|D-U-N-S Number, Company Legal Name, and Address
|Company Legal Name and Address
|Company Legal Name and Address
|Visit the Credit Bureau Websites
|Register or Log in
|Free Credit Score Check
|May Offer Periodic Promotions
|Checking Another Business's Credit Score
|Analysis and Review
|Detailed Report Available
|Detailed Report Available
|Detailed Report Available
|Detailed Score Analysis
|Seek Assistance if Needed
|Financial Advisors Available
|Consult with Financial Experts
|Financial Consultation Available
|Consult with Financial Experts
How to Build Your Business Credit Score
Building a robust business credit score is an essential step in securing the future of your enterprise. It necessitates not only a meticulous approach to financial management but also an investment in good financial habits. Here’s how you can go about building and nurturing a strong corporate credit score:
- Understand the Basics: Familiarize yourself with the elements that constitute a good credit score for your company. Learn how it’s calculated and what factors influence it the most.
- Timely Payments: Ensure you settle all your bills and outstanding payments on time. Maintaining a consistent payment history can greatly enhance your credit score.
- Separate Personal and Business Finances: Avoid intertwining personal and business finances. Establish clear boundaries between the two to maintain a healthy credit score.
- Credit Utilization Ratio: Be mindful of your credit utilization ratio. It is advisable to use a smaller portion of the available credit to maintain a favorable score.
You can also:
- Diversify Your Credit: If possible, secure different types of credit (like trade credit, business credit cards, etc.) to showcase responsible credit management across various platforms.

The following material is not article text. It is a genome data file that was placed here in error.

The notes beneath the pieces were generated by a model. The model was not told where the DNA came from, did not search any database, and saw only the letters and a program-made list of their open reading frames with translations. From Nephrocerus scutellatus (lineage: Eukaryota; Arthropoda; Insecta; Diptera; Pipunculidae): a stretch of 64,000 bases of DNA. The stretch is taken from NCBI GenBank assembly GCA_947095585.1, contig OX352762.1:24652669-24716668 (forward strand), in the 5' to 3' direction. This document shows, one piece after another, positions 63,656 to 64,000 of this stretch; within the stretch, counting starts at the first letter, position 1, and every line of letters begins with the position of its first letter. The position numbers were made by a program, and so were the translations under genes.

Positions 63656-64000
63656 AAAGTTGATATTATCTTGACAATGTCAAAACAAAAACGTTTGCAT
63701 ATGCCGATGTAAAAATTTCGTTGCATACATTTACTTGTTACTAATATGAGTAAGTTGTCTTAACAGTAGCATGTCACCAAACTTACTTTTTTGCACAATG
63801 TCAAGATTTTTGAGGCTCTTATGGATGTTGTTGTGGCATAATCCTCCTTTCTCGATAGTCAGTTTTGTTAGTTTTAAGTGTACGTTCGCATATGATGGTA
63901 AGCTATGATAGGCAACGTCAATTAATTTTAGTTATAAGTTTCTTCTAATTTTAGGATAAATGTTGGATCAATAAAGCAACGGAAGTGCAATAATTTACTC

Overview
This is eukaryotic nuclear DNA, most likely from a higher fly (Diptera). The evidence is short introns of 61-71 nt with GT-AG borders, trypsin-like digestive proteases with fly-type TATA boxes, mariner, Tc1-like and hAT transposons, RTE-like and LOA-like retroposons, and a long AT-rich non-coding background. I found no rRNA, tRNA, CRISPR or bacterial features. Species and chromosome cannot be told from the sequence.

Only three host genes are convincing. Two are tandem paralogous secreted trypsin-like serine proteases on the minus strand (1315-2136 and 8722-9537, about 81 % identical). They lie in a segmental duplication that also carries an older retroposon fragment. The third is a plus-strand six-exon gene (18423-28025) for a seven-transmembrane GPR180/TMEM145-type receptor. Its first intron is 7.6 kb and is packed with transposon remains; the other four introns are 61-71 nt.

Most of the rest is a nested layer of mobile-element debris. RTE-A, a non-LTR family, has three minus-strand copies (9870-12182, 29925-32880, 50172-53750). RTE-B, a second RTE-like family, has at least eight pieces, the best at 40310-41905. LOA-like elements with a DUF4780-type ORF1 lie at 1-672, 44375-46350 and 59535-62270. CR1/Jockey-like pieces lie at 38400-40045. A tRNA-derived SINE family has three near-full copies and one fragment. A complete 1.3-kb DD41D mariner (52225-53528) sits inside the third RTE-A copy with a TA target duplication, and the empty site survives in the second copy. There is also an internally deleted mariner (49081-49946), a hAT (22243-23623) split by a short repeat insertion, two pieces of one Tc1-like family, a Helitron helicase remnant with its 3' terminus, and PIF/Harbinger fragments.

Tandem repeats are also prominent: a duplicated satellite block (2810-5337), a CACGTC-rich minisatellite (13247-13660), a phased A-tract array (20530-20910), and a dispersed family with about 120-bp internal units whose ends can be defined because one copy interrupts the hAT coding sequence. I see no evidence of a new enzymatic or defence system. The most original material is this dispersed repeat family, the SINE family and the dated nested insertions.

- Personal Credit Maintenance: While focusing on building your business credit, do not neglect your personal credit score. A high personal credit score can sometimes positively influence your business’s credit score, especially if you are running a small business.
- Monitor Your Credit Report: Regularly review your business credit report to keep tabs on your progress and to quickly identify and rectify any errors that might be present.
- Seek Professional Advice: If necessary, don’t hesitate to seek advice from financial experts or consultants to guide you in building a stellar company credit score.
In short, build good credit habits in both business and personal finances. Establishing a solid credit foundation opens doors to numerous opportunities, fostering growth and stability. Additionally, it paves the way for securing better loan terms and fostering trustworthy relationships with suppliers and partners.
Here’s a word from Credit Suite about Setup Your Business with the Credit Bureaus. It’s a nice companion piece to this article: